In the summer of 2019, during the couple weeks I spent in California between my two study abroad programs, L, M and I were closer than ever now that we were able to spend time together in person once again. But there was something beneath the surface that I was blind to: jealousy. L and M had dated briefly in their freshman year of high school, and L was jealous of how close M and I had gotten recently. I also began to worry that there was perhaps more behind M’s adoration of me than friendship. 

I had a secret, too. I was falling in not-quite-love-yet with an older man. He wasn’t a college student. He was a doctor. When I told L and M this, I was shocked by their adamant and vitriolic disapproval, something they seemed united against me in feeling. It struck me as hypocritical; they knew better than anyone that sometimes you can’t help who you love or how you love them. Those factors like gender and age shouldn’t matter. 

I was, of course, an infatuated idiot at the time, trying not to talk about the object of my affection to them and failing to censor myself enough to please them. I was desperate for their validation, which I felt receding from me like a helium balloon I had let go and watched float into the sky. I thought I could convince them to come back. I couldn’t see what was fueling their judgment, couldn’t fathom why they would be anything but happy for me. When they pulled away from me in the months afterward, I couldn’t believe that they would hold it against me. But they did. They held the moral high ground. They couldn’t condone my behavior, my decisions. They refused to justify their reasons for their disapproval. In their minds, just the fact that it made them “uncomfortable” was reason enough for them to leave me behind. 

In the case of our friendship, we didn’t grow gradually apart through our differences. At least, it didn’t feel that way. One moment, it felt, I held the string in my hand. The next, the balloon was floating away from me. And I couldn’t get it back, though it took me months to come to terms with this fact. Months in which I forged ahead in school and struggled with other problems in my life, not knowing that I didn’t have the approval of the old friends I thought knew and adored me best.I didn’t have the identity or role that those friends created for me to fill anymore — the steadfast and reliable friend, one they could always trust. Not only did I feel rejected and villainized, but my identity was compromised. Who was I if I wasn’t a perfect friend?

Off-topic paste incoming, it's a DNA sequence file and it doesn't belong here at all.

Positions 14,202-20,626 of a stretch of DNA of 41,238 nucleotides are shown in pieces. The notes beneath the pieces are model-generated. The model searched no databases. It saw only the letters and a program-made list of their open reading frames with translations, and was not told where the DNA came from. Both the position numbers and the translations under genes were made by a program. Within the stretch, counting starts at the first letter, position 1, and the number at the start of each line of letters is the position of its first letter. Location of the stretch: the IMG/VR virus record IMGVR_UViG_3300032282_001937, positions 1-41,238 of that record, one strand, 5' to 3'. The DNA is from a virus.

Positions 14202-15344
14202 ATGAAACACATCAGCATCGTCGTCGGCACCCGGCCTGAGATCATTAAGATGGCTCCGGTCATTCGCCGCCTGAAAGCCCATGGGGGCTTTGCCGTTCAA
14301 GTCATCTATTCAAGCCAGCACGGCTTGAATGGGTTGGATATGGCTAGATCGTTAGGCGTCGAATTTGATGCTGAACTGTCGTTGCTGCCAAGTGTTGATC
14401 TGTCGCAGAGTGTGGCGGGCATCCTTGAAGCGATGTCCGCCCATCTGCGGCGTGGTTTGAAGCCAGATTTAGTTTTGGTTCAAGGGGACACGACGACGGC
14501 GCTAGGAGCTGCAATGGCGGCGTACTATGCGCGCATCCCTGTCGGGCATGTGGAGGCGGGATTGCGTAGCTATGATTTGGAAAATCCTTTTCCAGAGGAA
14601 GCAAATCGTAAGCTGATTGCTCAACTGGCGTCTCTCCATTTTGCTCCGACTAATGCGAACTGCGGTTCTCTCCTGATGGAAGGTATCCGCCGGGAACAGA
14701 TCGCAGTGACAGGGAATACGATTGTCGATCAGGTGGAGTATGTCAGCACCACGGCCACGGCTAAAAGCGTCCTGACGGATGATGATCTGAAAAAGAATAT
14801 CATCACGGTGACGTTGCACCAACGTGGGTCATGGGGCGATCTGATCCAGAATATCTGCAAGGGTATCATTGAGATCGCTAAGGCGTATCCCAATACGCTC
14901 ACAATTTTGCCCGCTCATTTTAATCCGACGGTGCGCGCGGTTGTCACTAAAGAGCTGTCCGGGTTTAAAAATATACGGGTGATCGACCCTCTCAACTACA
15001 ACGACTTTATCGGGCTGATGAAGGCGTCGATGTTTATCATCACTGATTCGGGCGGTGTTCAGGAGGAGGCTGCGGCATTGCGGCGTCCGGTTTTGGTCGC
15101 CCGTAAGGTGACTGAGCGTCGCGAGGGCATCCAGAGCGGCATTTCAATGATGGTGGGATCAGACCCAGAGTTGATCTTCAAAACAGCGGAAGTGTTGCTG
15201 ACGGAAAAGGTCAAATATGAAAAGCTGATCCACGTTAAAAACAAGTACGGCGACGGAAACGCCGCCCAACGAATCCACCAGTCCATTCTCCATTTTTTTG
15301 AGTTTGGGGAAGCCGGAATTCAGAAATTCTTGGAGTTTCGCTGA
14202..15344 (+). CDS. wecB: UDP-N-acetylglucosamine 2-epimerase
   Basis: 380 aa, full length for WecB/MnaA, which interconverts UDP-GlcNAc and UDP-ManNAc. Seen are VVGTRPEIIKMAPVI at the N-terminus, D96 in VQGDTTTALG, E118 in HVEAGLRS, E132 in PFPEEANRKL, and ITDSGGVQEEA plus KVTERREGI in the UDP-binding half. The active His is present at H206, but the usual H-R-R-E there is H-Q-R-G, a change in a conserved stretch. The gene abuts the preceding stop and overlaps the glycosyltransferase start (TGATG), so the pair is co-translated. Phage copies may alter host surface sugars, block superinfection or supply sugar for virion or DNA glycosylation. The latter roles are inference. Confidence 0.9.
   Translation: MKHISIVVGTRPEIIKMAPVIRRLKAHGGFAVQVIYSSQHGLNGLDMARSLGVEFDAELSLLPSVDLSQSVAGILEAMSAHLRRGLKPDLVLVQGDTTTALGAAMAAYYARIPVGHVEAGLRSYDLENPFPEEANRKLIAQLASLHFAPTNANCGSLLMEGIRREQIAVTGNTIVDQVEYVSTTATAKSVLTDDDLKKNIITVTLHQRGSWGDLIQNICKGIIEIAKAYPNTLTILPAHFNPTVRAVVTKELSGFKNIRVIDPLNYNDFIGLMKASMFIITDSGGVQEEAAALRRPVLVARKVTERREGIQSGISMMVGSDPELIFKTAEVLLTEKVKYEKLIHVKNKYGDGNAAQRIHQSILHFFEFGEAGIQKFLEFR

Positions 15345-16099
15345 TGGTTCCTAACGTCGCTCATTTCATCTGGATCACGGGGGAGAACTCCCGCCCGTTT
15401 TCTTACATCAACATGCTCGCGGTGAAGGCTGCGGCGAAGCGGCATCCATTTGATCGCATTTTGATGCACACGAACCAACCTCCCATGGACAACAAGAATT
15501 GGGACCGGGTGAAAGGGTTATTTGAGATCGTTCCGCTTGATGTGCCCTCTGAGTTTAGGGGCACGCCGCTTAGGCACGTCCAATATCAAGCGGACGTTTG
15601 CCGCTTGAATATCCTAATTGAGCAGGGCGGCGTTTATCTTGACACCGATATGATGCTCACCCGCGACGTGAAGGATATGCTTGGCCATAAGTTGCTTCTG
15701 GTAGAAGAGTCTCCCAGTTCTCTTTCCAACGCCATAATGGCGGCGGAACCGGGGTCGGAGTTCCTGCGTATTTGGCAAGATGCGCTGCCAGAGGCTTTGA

After months of little contact, I confronted them through text. I apologized and tried to explain. I still didn’t understand what I had done. I was told that it was my fault for stepping over the line, and was simply put in my place and then blocked by M. Then I texted L, knowing already that L would side with M.  

I was tired of yelling at the damn balloon to come back, to forgive me and try to understand me. I pulled out a bow and shot an arrow, feeling as if I were shooting at my own heart. The balloon popped loudly and definitively, a sound like a gunshot. 

I killed those friendships, fully and completely. All that was left were scraps on the ground, no longer able to be put back together, never able to hold air again. 

I had encouraged L to join E’s Dungeons & Dragons group, wanting my friends together even if I had to be apart from them physically. E had never been friends with L and M, but then they were. And I was not. Because my heart of sad scraps couldn’t feel that as anything but betrayal, I let that balloon go, too. 

At this time, J is the only old friend that has remained in my life consistently throughout the years. I know that I am safe from her lashing out at me in jealousy or simply following the majority, but only because she has the life experiences and the capacity for self-reflection to prevent that. I’ve never had to make excuses for her. 

I had clutched hard onto those childhood friendships, made space for them in my life and my mind and my heart. I didn’t want those relationships to end — they were ripped painfully away from me, shredding the parts of me that held them close. Perhaps I held them too close. I was reliant on our friendship to fill me and tell me who I was, and I realize now that I was the balloon, not them. And all of their thoughts of me were air that I didn’t need, because I can shape myself into whatever I choose to be. I only chose to be a vessel designed for others’ amusement. 

It was time to say goodbye to my childhood friends and grow beyond them. Beyond the safe little comfort zones their friendship provided, beyond the confines of their boundaries, and most of all beyond their conceptions of me. It was time to stop holding on, and to start letting go.

Statement columnist Rachel Mckimmy can be reached at rachmck@umich.edu